People are more aware of how they can become more sustainable consumers. One of the easiest ways you as a consumer can boost your sustainability is to raise chickens on your homestead. Most often, ‘heritage’ breeds perform the best on homesteads. This class of chickens were developed before the 1950’s and were bred to thrive on the small farms of the time.
It is very important to do some research before you invest in some birds so you can determine the best chickens that are suitable for homestead-rearing. This is why Agriculture Academy has made this video, to give you some information about 8 chicken breeds that you can consider for your homestead.
This is a popular dual-purpose breed, with excellent egg-laying and meat producing capabilities. These chickens have distinct feathering with black and white stripes. The hens lay up to 200 large, brown eggs per year. If reared for their meat, the chickens will mature about 12 weeks after hatching. These chickens have a docile nature, making them easy to rear in larger groups. The hens are good mothers and will quickly add numbers to the flock. Barred Plymouth Rocks are also cold-hardy and are suitable for rearing in cooler areas.
Originating in France, the Houdan has a striking appearance with a flamboyant crest and beard. The hens lay up to 2 eggs per week. These chickens are especially favoured for their excellent tasting meat. Houdan chickens do not tolerate the cold and will need to be well sheltered in the cooler months. Therefore, they are more suited to rearing in warmer areas. These chickens can also be kept in closer confinement compared to some other breeds.
The docile Orpington chickens are well-feathered and are therefore quite cold-hardy. However, it is important that their hefty feathers do not become wet for long periods, which can be fatal for these chickens. The hens can produce up to 300 eggs per year and are some of the best mothers among all chicken breeds. If you are looking for tame, gentle and child-friendly chicken, then the Orpington is the breed for you.
These feather-legged, miniature-sized chickens are certainly unique. Originating in Southeast Asia, these chickens are popular due to their profuse, silk-like plumage. Unlike most other chicken breeds, the Silkies have a black or dark blue skin. The hens make extremely good mothers and are even known to sit on eggs belonging to other birds, like ducks and turkeys! The hens have a medium egg-laying capability. However, they are mostly kept as ornamental chickens due to their docile, friendly nature.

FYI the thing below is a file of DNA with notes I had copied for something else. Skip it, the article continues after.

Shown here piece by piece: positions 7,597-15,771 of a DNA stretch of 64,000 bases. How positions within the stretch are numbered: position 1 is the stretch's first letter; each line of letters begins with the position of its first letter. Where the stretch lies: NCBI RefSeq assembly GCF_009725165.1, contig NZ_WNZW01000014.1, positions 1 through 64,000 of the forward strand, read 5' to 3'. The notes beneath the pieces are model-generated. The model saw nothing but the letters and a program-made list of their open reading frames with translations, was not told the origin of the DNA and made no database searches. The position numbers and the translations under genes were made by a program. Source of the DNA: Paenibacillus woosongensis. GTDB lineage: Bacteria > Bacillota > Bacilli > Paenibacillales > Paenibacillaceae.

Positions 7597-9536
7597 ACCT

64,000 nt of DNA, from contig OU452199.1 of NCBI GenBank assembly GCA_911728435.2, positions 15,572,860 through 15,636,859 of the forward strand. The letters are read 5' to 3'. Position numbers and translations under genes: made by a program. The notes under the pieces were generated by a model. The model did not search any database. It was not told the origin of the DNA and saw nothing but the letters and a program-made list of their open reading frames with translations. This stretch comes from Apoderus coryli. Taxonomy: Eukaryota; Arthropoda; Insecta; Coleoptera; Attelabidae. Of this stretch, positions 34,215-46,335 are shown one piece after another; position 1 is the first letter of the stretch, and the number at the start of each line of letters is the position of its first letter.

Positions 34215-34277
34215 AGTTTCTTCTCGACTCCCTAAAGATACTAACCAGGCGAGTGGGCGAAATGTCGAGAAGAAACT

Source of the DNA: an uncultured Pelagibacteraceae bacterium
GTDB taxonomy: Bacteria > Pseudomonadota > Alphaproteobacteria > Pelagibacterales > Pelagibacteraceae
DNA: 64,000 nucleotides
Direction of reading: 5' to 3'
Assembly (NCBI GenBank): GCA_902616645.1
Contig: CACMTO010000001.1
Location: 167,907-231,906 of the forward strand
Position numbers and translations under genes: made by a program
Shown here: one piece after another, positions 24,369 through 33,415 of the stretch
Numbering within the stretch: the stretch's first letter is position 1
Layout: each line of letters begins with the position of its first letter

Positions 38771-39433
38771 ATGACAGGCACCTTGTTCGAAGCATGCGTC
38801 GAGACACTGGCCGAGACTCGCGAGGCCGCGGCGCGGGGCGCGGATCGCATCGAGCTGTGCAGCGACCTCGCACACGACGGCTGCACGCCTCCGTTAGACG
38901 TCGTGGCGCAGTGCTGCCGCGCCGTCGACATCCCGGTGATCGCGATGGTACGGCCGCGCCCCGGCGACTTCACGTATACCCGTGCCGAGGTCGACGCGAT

These chickens are usually very easy to rear and adapt easily to almost any environment. The hens are profuse egg-layers, capable of producing up to 300 large, brown eggs per year. Their large size also makes them a great dual-purpose breed. Rhode Island Reds are robust and are not likely to have any major health problems. These chickens can become aggressive around other animals and small children, so it is best to rear them in their own enclosure.
These are some of the largest chickens among all other breeds and reach heights of up to 75cm! The Brahmas make good egg-layers and meat producers. The hens are good layers, even in the wintertime, and will produce up to 120 eggs per year. Their dense feathers make them suitable for rearing in cooler climates. In spite of their domineering size, Brahma chickens are docile and friendly and therefore make excellent pets.
These hens have an average egg-laying capacity and you can expect about 240 eggs per hen per year with these chickens. Apart from their eggs, the Faverolles are favoured for their peaceful, relaxed nature. Unfortunately, this does make them susceptible to being bullied by more dominant breeds, like the Rhode Island Reds.
These are large, heavy chickens that can be reared for eggs and their meat. The hens lay up to 200 large, brown eggs per year. Due to their profuse feathering and large size, this breed is suited to cooler environments. They are also capable of laying in winter, allowing for year-round egg production. While these chickens do tolerate confinement, they prefer being allowed to roam free in backyards. The Wyandottes are an independent breed, requiring little additional care.